A creative genius, comedic master, and tender hearted story teller has died. As we grieve Robin Williams' passing, character quotes and clips are circulating the web. Among them one seems to sum it up best in my estimation.
"It's all part and parcel of the whole genie gig: phenomenal cosmic powers, itty bitty living space."
(Genie of the Lamp, Aladdin)
I'm generalizing here, but I've found extreme pain in most creative hearts. Mine included. Often times leading actors, dancers, musicians and visual artists to alchohol and drug abuse, and mental instability. Like there's all this electricity and emotion, traveling up the wire to our heights, then plummeting back down to the depths. Feelings that could fill a valley wide, contained in the itty bitty living space of a flesh and blood person. All pushing to be expressed.
Too much glory and too much pain, and too many characters that fill our beings and walk around in our skin. Sculptures to be crafted, memoirs to be written, and that spoken word piece that rolls around in my head just begging to come undone.
We long to carpe diem, seize the day!
But often find the day seizing our hearts
and overwhelming our souls.
So we laugh louder and cry convulsing sobs, and a stream of funny flies from our mouths like a standup routine, but it's no routine, it's just us.
From the time I was very young I felt a little crazy, like there was too much feeling to fit inside little me. The depths were too deep, so I wrote poetry by nine and my first screenplay by 16. Neither published nor produced, I'm not seeking achelades or recognition, just recognizing Creative Me, as I mourn Creative Him. Because in his large persona he represented us all - all who live inspired all the time, all who feel too much to be normal.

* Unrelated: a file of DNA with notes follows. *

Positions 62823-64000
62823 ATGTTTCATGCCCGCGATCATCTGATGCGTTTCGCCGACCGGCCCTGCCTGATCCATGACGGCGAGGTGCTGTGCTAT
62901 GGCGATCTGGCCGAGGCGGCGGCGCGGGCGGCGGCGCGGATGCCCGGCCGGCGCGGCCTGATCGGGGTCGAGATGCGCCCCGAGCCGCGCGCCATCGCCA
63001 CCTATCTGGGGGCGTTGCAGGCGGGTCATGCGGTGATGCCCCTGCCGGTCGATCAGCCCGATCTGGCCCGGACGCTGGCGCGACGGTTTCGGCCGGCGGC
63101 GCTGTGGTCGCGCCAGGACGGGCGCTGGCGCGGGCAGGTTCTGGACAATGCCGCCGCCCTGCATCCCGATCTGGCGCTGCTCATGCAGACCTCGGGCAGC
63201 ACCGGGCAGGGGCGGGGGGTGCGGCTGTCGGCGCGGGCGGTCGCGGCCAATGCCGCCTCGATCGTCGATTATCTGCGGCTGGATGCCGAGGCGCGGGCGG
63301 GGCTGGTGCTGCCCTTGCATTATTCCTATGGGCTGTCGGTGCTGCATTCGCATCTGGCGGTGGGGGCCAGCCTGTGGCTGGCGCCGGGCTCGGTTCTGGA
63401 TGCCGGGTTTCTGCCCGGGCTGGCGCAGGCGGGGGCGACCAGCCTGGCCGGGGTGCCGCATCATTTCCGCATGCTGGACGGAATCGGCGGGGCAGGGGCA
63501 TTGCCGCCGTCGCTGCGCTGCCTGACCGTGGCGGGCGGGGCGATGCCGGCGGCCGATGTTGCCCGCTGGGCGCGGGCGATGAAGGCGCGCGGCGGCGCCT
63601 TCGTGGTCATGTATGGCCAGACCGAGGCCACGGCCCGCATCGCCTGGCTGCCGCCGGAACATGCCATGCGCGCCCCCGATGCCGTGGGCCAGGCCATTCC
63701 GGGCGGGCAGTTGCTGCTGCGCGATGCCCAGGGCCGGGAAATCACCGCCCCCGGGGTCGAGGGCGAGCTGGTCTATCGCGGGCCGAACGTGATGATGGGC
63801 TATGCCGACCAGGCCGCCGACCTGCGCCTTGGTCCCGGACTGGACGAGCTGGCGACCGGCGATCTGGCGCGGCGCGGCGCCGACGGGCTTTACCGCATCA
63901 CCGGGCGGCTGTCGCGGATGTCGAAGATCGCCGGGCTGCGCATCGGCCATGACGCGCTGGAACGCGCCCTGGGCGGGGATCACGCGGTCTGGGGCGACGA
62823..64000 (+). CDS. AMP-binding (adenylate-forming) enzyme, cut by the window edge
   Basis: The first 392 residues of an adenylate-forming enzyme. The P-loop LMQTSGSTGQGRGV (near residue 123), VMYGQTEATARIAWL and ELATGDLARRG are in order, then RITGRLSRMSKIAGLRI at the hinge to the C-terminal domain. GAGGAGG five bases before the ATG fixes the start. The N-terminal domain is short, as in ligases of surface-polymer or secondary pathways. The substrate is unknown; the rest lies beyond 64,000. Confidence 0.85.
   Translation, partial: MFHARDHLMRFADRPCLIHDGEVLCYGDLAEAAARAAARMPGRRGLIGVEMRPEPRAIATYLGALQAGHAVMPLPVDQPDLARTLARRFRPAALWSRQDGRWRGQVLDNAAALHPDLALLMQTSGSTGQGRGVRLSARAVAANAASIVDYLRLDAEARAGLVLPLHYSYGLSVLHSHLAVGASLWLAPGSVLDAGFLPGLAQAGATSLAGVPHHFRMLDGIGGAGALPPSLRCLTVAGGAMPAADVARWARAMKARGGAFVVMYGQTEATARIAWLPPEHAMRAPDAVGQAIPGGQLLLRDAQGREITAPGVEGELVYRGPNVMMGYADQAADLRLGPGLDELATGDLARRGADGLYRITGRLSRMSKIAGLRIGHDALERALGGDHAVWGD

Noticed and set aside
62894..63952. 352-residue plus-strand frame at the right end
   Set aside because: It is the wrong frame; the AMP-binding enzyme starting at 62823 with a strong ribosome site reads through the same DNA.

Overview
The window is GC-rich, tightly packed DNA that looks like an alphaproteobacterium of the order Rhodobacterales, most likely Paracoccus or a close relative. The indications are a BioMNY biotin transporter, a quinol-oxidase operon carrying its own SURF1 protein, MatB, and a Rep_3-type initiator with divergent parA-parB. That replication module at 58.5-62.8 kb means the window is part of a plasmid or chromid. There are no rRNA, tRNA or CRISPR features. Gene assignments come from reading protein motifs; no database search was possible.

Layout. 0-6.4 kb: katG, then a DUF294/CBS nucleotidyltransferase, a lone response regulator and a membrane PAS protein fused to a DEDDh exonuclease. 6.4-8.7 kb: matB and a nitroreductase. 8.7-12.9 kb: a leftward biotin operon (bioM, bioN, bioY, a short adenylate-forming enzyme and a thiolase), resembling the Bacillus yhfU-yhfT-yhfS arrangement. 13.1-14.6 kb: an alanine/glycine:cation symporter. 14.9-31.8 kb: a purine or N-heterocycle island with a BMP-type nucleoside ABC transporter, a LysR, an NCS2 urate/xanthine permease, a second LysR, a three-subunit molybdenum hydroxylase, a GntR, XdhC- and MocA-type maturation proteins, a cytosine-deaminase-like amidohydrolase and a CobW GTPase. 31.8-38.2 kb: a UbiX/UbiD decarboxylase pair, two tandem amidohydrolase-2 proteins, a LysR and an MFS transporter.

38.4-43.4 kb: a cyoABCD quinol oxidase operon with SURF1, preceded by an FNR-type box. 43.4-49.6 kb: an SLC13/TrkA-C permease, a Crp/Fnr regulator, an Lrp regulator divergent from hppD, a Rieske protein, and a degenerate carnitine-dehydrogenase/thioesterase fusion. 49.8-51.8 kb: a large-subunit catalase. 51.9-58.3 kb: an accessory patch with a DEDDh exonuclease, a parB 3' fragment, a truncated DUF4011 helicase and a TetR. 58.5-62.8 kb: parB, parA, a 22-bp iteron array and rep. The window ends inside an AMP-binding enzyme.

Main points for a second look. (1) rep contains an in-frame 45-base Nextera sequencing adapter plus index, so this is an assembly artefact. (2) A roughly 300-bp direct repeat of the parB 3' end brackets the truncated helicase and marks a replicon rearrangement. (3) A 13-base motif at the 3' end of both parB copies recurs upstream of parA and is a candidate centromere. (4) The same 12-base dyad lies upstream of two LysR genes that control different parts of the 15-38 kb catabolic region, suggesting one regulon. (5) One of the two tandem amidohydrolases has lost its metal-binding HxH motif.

Then it dawned on me, one night after curtain call, when my Dad came back stage. He's an engineer and I'm an actress, but when he found me his eyes were rimmed with red. He'd been crying. My dad, who draws a graph to communicate emotion, cried during our production of Thornton Wilder's Our Town. And there I was in full costume and make-up with this epiphany:
God made me this way for the benefit of others!
For my Dad who doesn't go to the depths, I could bring him. For the masses who needed to be taken higher, Robin Williams soared!
Today Williams' wife released her message of grief to the populace by asking us not to focus on her husband's death, but on his life and the laughter he brought to us all.
As Mork, Mrs. Doubfire, our beloved Captain in Dead Poets Society, and the sensitive therapist affirming our imperfections in Good Will Hunting. "Good Morning Vietnam..." And always Peter Pan and Popeye to my children. The Fischer King for me. And every interview that couldn't contain him! Couldn't contain his phenomenal cosmic powers, in an itty bitty living space.
"A human life is just a heartbeat in heaven."
(Chris Nielsen, What Dreams May Come)
So today we celebrate a creative life, gone in an instant, and pay tribute to all the rest who suffer behind the tragic and comedic masks of their trade. And we pray for the hearts and minds of entertainers and sensitive creatives who are sojourning to the depths of despair these days. "Gather dust", I charge you, then come back up to share it from the stage and the page, from the canvas and the screen. For God created you for marvelous purposes and good works. So pull yourself up, breathe in another breath, and commit to living today.
God made you this way, singers and songwriters;
God made you this way, graphic designers and photographers;
God made you utterly creative, emotional and raw,
Perfectly marvelous, right now affirmed and celebrated, You!
Carpe Diem and Carpe Life, and Nanu Nanu, over and out!